They are fulfilled, and it rains. During the revolution he helped the peasant rebels against the Federal soldiers. The Tepozton, like the Teutli of Milpa Alta, like the Lord of Chalma, like the long-haired mourning Malintzin, “is a powerful brennwr but what he has of bad he has of good, too. But some day they will awake, and shake, and pour forth lava and boil- ing water, a great and barbarous breath.
Idols Behind Altars: Modern Mexican Art and Its Cultural Roots
Then the people will no longer carry burdens on their backs. Therefore all the prophecies which promise restoration are complemented by announcements of catastrophe.
The cycles were not arranged in sequence. Each was a completely new beginning, re- peating the days and events of the past, with the same names and the same coincident events. Thus the behnid were as calendrical as the seasons.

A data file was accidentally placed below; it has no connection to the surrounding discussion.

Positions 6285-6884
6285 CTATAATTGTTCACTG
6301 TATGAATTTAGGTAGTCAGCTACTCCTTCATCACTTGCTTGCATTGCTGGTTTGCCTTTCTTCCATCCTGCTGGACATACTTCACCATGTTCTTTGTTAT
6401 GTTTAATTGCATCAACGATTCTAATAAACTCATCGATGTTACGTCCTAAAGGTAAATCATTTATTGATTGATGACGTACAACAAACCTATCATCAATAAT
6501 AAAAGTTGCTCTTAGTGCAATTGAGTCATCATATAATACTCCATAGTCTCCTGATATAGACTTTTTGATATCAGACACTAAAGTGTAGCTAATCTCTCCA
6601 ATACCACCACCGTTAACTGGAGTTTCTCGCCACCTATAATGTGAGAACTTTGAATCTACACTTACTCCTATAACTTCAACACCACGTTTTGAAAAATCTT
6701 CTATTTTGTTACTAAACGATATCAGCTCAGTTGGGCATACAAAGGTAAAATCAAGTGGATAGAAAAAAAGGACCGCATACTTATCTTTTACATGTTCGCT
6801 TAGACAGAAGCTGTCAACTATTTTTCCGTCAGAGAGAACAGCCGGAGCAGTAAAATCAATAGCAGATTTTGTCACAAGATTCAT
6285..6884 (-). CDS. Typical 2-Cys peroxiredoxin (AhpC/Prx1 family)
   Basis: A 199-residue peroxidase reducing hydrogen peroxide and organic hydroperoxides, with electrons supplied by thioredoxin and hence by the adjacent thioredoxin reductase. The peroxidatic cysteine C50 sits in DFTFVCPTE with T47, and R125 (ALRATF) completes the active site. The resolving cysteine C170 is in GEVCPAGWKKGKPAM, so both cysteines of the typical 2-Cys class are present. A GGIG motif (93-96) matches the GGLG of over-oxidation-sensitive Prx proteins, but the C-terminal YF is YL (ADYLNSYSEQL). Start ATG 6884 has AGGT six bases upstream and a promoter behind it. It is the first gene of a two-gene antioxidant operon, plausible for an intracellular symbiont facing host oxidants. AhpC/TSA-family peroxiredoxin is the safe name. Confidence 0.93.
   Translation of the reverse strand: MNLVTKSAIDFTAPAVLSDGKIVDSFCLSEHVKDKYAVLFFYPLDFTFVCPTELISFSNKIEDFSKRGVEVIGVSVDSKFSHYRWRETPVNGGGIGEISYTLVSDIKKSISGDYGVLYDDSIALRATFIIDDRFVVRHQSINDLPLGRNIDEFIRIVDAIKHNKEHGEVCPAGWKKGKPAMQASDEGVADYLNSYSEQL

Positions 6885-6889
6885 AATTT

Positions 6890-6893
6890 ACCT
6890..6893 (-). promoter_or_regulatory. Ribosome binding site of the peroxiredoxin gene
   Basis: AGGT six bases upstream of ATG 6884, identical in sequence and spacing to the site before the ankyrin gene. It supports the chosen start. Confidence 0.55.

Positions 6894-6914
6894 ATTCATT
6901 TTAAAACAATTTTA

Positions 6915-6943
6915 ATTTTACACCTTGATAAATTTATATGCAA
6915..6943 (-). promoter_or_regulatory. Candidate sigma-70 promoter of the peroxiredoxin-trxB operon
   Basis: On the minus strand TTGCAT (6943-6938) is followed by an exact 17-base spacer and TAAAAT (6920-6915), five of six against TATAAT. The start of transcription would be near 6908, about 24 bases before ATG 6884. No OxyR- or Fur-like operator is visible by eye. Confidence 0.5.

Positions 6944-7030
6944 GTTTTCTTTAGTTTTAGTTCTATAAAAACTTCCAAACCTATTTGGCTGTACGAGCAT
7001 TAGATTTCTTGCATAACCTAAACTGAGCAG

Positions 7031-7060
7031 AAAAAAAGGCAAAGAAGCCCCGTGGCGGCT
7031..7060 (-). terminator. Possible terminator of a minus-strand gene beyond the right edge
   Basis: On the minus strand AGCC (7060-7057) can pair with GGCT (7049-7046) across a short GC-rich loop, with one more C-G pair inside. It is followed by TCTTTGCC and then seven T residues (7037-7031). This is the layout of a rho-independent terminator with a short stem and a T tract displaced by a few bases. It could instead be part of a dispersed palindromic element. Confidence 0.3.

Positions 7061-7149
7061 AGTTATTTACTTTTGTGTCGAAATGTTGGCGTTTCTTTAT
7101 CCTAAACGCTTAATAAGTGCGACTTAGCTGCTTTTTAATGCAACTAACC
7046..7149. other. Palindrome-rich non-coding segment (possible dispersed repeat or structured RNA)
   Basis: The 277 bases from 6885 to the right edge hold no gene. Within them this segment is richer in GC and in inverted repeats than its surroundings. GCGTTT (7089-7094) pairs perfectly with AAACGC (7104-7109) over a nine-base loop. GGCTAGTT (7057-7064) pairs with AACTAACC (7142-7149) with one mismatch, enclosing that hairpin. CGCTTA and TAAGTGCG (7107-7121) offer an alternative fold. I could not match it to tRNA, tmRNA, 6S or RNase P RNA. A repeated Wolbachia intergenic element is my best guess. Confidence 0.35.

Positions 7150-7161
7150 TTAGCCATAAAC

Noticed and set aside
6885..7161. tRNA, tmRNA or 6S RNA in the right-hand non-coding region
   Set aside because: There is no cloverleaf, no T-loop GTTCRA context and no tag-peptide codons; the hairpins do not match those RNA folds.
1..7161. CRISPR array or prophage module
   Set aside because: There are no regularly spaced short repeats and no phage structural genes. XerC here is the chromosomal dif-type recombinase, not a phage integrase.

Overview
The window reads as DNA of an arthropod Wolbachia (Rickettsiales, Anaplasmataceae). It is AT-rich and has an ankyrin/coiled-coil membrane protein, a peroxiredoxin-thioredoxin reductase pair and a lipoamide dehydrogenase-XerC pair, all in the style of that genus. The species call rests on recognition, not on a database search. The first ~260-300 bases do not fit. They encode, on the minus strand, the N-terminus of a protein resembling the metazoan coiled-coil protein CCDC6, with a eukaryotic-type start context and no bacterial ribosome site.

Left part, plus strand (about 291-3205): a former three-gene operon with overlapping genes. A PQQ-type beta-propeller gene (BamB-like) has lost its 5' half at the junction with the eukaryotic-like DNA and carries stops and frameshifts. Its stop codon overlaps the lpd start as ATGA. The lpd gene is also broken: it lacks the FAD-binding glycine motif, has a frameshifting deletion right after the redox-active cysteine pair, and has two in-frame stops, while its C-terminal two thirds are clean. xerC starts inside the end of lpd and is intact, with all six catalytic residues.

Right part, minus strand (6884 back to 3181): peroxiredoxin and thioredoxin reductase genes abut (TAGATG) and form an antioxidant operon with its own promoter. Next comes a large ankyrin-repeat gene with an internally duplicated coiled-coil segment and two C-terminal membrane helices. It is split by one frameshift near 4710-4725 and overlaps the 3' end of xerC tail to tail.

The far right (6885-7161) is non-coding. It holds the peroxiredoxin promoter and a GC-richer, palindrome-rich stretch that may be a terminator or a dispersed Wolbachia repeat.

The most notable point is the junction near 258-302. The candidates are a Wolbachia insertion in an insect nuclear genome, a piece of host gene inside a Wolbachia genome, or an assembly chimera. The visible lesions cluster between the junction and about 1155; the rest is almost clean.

The martyr-messiah was dated. The return of Quetzalcoatl was set for the end of a cycle that proved to be the last of the Aztec Empire. He was heralded by comets, earthquakes, sinister messengers.
Moc- tezuma was warned that the end of his reign was near, and with it his own death. Then Cortez materialized the white and bearded — maize-like but un-Aztec — human form of the radiant Serpent.
In the eighteenth century just before the War of Independence, two cultured Spanish gentlemen entered un- announced the hut of an Indian in a garden suburb of Mexico City, and surprised “a very old man squatting on his mat, with a pair of spectacles on brennrr nose, studying a hieroglyph chart or picture-map.
There is a good deal of faith in these prophecies. Many of them come true, and in schedule.
Idols Behind Altars: Modern Mexican Art and Its Cultural Roots by Anita Brenner
They circulate among the otherwise inarticulate, by word of mouth, in ballads, hymns, penny broadsides, by gesture almost. One hardly knows how, but the feeling is there. Sooner or later the idolx and the men produce corroboration. In the years when the revolution of was brewing, and just before the pot boiled over, although the dictator did not know it, the people spoke among themselves of what was soon to come.